Triana [58–60] is a Java-based scientific workflow system, developed at the Cardiff University, which combines a visual interface with data analysis tools. It can connect heterogeneous tools (e.g., web services, Java units, and JXTA services) in one workflow. Triana uses its own custom workflow language, although it can use other external workflow language representations such as BPEL, which are available through pluggable language readers and writers. Triana comes with a wide variety of built-in tools for signal-analysis, image manipulation, desktop publishing, and so forth and has the ability for users to easily integrate their own tools.
The Triana framework is based on a modularized architecture in which the GUI connects to a Triana engine, called Triana Controlling Service (TCS), either locally or remotely. A client may log into a TCS, remotely compose and run an application, and then visualize the result locally. Application can also be run in batch mode; in this case, a client may periodically log back to check the status of the application.
The Triana GUI, see Figure 4, includes a collection of toolboxes containing a set of Triana components, and a workspace where the user can graphically define the required application behavior as a workflow of components. Each component includes information about input and output data type, and the system uses this information to perform design-time type checking on requested connections in order to ensure data compatibility between components. Triana provides several workflow patterns, including loops and branches. Moreover, the workflow components are late bound to the services they represent, thus ensuring a highly dynamic behavior.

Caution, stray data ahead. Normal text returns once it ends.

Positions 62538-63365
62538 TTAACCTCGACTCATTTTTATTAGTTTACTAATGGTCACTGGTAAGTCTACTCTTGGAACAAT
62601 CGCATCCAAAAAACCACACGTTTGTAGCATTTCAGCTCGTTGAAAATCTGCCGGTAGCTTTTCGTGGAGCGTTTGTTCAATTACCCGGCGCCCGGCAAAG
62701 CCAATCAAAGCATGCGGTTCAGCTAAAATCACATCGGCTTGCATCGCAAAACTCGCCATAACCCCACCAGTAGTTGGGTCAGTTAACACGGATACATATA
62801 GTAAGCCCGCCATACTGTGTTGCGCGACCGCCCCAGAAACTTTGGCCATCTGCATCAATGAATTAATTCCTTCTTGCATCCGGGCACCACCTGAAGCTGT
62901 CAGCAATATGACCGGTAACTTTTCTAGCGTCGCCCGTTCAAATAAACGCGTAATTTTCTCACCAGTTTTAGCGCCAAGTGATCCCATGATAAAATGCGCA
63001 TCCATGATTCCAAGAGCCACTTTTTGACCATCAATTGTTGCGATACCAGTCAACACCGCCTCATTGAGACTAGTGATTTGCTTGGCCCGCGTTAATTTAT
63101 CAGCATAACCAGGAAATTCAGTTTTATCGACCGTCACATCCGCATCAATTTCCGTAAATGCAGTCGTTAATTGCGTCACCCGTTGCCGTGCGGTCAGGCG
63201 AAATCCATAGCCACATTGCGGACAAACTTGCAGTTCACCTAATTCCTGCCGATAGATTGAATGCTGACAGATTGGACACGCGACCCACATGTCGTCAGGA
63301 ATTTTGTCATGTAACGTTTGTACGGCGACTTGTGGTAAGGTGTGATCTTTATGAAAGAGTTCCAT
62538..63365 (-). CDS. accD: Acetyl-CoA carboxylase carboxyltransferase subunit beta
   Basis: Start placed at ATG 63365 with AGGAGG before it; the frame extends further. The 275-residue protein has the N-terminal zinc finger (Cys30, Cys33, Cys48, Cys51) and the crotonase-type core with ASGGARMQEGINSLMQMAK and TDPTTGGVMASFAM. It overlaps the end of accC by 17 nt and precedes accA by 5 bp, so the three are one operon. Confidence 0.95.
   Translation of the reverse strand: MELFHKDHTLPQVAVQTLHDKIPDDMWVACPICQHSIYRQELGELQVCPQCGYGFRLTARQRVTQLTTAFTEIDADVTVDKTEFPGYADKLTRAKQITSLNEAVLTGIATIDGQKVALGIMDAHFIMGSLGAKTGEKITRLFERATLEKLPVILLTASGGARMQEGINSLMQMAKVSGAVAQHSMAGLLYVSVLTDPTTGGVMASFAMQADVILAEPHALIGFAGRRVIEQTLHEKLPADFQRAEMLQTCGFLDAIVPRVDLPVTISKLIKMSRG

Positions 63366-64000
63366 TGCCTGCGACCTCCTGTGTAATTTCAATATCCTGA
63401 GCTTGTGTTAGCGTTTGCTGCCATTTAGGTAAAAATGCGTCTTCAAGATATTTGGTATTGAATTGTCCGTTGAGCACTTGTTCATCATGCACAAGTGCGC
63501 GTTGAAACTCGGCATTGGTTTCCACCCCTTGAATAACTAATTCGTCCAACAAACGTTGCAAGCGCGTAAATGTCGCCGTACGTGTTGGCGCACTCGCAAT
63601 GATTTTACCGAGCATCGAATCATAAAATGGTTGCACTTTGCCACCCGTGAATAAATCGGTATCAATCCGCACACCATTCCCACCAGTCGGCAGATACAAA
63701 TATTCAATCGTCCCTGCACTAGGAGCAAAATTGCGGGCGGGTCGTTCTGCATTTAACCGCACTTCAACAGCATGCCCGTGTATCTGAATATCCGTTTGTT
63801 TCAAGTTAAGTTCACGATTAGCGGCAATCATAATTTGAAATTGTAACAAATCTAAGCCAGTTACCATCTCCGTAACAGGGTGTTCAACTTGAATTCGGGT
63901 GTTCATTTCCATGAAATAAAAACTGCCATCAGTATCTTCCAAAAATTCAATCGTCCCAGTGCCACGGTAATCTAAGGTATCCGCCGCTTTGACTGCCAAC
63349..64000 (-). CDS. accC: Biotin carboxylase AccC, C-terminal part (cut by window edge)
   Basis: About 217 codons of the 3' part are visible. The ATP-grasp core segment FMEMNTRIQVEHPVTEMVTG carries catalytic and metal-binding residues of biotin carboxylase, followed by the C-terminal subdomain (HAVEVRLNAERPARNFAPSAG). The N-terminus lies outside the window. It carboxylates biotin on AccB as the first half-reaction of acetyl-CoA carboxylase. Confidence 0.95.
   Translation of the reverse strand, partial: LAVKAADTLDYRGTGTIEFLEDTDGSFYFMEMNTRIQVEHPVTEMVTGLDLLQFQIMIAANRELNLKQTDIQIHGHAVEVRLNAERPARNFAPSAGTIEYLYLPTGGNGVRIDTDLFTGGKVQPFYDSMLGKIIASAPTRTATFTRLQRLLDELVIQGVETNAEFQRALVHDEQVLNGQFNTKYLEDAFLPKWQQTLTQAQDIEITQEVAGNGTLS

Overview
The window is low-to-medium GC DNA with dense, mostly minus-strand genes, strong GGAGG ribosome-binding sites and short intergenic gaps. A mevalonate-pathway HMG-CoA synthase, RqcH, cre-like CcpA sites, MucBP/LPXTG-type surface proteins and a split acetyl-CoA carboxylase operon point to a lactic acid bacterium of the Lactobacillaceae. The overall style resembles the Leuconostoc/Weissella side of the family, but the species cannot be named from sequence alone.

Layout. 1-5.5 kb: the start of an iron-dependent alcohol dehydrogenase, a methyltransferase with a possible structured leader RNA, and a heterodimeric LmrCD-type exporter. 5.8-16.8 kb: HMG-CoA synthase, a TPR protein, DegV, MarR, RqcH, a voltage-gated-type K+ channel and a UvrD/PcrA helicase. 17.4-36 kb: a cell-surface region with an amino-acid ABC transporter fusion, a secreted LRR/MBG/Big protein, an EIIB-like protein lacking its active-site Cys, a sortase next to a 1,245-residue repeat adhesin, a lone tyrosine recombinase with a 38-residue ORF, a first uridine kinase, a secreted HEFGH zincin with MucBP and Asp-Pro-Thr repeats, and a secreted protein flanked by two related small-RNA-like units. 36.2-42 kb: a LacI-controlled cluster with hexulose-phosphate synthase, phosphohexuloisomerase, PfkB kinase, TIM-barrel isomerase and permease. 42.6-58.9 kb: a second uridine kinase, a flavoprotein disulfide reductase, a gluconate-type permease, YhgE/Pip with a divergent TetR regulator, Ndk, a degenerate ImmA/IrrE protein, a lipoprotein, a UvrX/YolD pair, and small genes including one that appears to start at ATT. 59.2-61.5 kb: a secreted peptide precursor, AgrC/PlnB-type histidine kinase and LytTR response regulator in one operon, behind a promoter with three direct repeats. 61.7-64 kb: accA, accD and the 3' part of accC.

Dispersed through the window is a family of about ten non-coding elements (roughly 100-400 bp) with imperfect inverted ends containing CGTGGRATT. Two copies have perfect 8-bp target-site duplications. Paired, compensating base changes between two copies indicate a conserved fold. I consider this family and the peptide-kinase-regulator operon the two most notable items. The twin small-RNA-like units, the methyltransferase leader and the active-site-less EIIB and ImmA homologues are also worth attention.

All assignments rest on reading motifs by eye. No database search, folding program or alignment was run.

Beyond the conventional operational usage, in which applications are graphically composed from collections of interacting units, other usages in Triana include using the generalized writing and reading interfaces for integrating third-party services and workflow representations within the GUI.
The Pegasus system , developed at the University of Southern California, includes a set of technologies to execute workflow-based applications in a number of different environments, including desktops, clusters, Grids, and Clouds. Pegasus has been used in several scientific areas including bioinformatics, astronomy, earthquake science, gravitational wave physics, and ocean science.